I Just Want My Pants Back

TV review by
Emily Ashby, Common Sense Media
I Just Want My Pants Back TV Poster Image
Lots of sex, drinking in young adult-focused comedy.

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A lot or a little?

The parents' guide to what's in this TV show.

Positive Messages

There's little consequence to the characters' carefree and promiscuous lifestyle, and although their frequent partying, drinking, and sexual prowling isn't illegal since they're of age, it's hardly a positive commentary on responsible young adulthood. There are references to using sex for personal gain, boasting about the details of hook-ups, and turning to sex for self-confidence. Financial instability and career indecisiveness fuel comical anecdotes, and neither scenario gets in the way of the characters' social life.

Positive Role Models & Representations

The young adults turn to alcohol, drugs, and sex to cope with the uncertainties in their lives. A strong friendship and one monogamous relationship are the high notes among this crowd.


Sexuality is central to the existence of these twentysomethings, and if they're not thinking or talking about sex, they're usually doing it. The content stops just short of the act itself, showing partners undressing (down to bras and panties, usually) and assuming a position, then cutting to the morning after. Friends encourage each others' promiscuity, and dialogue frequently includes topics like masturbation, erections, number of partners, how sex appeals to the senses, and a person's "need" for intercourse.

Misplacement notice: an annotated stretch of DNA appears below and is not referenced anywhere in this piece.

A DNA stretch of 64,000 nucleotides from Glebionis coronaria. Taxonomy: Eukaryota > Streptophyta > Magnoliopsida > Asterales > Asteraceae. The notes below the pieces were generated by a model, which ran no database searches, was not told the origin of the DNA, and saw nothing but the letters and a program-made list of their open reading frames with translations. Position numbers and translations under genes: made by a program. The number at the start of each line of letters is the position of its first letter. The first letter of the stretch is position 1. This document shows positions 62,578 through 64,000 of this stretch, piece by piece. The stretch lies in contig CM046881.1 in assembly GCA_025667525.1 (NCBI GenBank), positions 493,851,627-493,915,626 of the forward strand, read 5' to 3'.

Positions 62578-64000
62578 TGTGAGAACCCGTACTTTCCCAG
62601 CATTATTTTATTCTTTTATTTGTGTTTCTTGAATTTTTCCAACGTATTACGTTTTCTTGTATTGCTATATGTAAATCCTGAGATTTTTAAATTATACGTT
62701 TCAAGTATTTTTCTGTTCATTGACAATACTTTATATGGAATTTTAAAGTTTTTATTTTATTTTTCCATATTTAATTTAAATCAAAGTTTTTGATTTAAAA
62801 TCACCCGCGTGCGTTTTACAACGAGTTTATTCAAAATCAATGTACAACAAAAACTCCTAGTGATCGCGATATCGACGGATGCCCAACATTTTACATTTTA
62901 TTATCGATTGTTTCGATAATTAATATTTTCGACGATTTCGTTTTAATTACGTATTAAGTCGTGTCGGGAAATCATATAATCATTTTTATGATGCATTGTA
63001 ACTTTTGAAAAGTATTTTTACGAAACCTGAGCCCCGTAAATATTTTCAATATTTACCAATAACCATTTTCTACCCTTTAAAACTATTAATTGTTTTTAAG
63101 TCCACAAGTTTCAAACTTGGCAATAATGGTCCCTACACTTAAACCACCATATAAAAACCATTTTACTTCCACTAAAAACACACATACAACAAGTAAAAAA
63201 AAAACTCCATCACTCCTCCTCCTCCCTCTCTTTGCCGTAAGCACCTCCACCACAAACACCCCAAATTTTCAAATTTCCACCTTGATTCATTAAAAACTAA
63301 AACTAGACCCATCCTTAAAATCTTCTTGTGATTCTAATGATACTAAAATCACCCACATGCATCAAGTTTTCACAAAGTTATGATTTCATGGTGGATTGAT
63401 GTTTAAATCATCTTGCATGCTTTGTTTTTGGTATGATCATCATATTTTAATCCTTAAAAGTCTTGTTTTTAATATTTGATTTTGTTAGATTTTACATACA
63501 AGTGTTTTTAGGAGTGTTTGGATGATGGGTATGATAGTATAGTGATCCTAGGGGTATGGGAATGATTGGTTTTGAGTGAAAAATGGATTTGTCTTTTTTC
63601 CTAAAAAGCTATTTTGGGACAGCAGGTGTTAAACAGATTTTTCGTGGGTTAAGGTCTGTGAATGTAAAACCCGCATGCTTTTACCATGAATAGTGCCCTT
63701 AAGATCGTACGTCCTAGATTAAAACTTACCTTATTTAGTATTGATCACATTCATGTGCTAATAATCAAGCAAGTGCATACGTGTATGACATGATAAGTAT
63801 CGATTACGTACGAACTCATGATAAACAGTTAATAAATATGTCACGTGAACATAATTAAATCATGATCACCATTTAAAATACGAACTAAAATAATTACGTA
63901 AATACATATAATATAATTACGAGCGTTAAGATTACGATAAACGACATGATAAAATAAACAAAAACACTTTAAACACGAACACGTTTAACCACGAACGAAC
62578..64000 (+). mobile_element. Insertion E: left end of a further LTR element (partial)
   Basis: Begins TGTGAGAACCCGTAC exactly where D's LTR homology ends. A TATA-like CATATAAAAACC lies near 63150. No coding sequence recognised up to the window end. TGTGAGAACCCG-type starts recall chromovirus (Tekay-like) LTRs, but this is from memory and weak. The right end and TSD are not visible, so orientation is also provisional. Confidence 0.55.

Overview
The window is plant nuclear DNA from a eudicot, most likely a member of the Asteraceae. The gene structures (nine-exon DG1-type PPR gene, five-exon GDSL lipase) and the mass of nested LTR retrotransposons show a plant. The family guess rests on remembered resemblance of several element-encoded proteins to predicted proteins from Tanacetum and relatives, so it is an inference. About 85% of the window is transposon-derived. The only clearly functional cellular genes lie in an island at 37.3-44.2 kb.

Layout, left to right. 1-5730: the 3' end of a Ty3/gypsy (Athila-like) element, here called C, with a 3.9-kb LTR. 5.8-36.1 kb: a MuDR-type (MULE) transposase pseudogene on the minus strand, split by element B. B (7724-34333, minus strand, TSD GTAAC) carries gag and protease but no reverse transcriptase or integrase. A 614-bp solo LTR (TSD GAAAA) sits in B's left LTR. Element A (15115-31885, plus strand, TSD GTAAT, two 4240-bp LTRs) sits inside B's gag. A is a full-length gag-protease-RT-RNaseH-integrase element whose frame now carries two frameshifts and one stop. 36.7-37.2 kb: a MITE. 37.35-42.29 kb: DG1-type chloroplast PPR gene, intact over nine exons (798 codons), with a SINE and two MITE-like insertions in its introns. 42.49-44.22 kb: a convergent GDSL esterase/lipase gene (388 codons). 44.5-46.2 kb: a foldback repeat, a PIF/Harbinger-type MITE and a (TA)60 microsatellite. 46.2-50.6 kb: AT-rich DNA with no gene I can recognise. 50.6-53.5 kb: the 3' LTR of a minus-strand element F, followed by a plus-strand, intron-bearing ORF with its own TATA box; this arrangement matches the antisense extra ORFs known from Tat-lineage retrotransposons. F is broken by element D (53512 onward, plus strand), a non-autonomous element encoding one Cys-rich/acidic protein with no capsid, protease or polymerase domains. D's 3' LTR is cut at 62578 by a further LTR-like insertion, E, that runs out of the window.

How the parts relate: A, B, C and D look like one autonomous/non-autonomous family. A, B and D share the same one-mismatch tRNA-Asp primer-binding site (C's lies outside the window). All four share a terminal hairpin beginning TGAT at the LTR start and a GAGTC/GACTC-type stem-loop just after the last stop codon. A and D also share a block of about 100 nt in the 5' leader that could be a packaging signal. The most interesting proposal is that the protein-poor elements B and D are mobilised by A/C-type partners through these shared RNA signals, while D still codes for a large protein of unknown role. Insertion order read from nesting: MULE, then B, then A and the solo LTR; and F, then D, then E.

Regular use of "ass," "bitch," "boobs," and "slut"; multiple instances of "f--k" are bleeped.


Some dialogue references the band Wavves, which performs all of the show's original score, and multiple pop-ups direct viewers to a partner website from which they can download the songs. Cultural references mention Craigslist, Twitter, evite, and Coldplay, among others. The series is based on a book by David Rosen.

Drinking, Drugs & Smoking

Drinking (beer, hard liquor, mixed drinks) is frequent both at bars and at home, and drug use (marijuana, mostly) is only slightly less so. 

What parents need to know

Parents need to know that teens will be attracted to the edginess of this comedy series based on a book by David Rosen, but its content is questionable for most of them, and its messages won't do them any favors. Pervasive sexuality among young adults spans from graphic conversations that touch on masturbation, "dry spells" between intercourse, and how sex improves a person's self-image to physical encounters that show couples undressing (to bras and underwear), making out, and getting in position for the act itself. Sex is viewed as a means to an end and in some cases enables manipulation. Expect lots of drinking and some drug use (marijuana, in most cases), often in conjunction with sexual hook-ups, and a hefty dose of language, only the strongest of which ("f--k") is bleeped. There's a strong tie-in to the show's music, which is featured on a website that's promoted throughout the show.